The problem for health is not just the lack of activity directly, but all the indirect affects or tolls on the body.

  • Poor circulation
  • Increased blood pressure
  • Increased blood sugar
  • Increased body fat, especially around the waist
  • Reduced ocular muscle use
  • Increased risk of dementia, diabetes, heart disease, cancer
  • Increased stress
  • Reduced muscle tone, strength
  • Pain – neck, back, shoulder pain is common with long term sitters

Choosing the floor

Sitting on the ground is not as popular as it used to be in western cultures. Mostly it is looked down upon, as a poorer option to rest in. We no longer have to choose the floor as a resting position as we have money to buy lots of sitting furniture to sprinkle around the home. God forbid we have a space with nowhere to sit our behinds!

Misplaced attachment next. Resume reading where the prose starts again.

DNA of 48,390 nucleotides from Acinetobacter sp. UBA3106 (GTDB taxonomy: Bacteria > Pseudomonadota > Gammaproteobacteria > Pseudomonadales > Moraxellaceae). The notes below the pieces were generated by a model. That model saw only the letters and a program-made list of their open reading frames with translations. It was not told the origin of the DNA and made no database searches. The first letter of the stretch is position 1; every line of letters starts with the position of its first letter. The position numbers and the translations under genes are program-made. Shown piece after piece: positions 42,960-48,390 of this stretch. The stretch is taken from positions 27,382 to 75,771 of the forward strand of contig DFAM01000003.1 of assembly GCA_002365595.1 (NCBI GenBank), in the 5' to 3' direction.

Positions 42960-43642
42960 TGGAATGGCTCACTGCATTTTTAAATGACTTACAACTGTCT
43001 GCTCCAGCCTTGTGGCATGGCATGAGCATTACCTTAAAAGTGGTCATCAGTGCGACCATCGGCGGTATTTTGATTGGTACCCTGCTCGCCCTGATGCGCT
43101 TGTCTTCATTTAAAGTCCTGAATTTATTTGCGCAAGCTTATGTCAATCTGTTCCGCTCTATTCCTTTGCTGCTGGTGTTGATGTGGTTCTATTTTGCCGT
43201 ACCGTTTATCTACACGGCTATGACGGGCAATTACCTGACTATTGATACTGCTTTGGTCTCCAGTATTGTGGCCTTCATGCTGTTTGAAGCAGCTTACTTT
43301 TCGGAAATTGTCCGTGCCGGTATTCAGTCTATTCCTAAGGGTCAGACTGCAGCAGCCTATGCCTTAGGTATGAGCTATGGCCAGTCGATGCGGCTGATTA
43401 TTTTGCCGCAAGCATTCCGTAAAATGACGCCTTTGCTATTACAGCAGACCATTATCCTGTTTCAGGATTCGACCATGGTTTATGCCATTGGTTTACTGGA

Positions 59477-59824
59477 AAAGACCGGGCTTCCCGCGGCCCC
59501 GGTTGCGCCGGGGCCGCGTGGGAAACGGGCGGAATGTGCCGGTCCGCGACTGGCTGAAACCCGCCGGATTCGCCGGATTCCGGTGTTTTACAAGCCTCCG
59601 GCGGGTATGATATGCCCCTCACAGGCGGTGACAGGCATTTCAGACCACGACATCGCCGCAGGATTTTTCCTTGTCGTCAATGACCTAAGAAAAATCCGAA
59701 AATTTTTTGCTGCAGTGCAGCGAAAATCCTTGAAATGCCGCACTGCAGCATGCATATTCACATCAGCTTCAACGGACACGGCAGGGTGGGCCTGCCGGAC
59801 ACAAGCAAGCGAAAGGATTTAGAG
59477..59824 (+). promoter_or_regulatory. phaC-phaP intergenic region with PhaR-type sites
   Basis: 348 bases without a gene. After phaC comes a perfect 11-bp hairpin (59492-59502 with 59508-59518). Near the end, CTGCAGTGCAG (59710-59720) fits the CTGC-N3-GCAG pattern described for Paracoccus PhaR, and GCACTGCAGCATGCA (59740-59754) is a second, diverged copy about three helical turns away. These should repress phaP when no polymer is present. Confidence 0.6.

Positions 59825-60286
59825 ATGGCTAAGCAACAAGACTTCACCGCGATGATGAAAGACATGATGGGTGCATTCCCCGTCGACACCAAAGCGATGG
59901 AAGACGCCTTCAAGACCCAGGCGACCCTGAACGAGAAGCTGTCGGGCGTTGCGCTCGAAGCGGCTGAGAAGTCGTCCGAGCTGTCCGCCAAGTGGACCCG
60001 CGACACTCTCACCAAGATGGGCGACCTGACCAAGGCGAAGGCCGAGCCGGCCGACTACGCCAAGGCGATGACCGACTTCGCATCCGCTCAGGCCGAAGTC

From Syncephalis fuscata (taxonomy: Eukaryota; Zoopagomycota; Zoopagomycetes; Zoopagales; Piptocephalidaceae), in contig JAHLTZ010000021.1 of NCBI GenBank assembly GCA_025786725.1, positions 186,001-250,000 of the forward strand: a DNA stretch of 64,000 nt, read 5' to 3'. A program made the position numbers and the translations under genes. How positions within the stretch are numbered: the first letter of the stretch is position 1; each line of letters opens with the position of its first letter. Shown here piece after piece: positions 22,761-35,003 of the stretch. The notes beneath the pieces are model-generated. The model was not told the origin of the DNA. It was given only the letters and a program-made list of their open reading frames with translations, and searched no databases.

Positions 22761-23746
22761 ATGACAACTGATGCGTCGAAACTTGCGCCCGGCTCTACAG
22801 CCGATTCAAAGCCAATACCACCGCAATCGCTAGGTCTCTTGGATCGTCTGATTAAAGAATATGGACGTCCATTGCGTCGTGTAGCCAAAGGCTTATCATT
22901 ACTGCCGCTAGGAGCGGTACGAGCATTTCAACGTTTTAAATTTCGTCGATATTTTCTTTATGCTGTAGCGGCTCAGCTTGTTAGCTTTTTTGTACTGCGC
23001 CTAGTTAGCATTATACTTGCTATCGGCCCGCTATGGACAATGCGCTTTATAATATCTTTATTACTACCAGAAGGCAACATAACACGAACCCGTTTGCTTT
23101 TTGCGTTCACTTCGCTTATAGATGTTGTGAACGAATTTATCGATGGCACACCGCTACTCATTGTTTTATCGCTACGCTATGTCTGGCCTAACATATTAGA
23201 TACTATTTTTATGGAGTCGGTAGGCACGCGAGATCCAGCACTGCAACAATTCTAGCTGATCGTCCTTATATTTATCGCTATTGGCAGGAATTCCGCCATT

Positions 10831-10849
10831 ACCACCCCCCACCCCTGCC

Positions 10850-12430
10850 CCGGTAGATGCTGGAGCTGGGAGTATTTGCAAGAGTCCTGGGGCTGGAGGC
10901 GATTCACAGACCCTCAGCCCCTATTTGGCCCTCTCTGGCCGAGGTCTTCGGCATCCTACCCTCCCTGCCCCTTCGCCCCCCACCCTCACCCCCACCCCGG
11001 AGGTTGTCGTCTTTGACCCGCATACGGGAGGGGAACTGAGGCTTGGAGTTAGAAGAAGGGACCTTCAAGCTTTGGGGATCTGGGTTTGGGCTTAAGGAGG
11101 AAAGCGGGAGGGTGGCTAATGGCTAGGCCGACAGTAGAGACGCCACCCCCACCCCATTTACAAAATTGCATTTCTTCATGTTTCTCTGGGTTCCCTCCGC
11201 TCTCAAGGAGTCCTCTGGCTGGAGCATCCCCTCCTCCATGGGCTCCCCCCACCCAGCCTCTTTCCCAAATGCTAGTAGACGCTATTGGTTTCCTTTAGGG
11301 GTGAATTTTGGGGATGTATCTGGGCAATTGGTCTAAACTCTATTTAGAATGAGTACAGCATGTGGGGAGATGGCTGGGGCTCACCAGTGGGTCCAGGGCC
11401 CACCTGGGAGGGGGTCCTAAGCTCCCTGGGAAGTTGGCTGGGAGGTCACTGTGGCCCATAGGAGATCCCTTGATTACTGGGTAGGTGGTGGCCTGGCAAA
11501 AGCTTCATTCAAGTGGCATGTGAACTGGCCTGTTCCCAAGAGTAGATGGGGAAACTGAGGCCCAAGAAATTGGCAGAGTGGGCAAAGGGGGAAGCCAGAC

I have had a terrible history with back pain, shoulder pain, hip and knee problems that all culminated (with an outcome epiphany) when I took a family trip back to Ireland in 2016. After only a few hours onboard the plane my hips and lower back were aching. In the terminal of Singapore I spent 20 minutes stretching and doing my usual mobility routine which helped, but once I was onboard again, the pain and stiffness set in quickly. After my arrival all the stretches helped but the sudden change to my lifestyle for 4 weeks of sitting in cars, around dining tables catching up with people really made me realise how troublesome sitting in chairs was.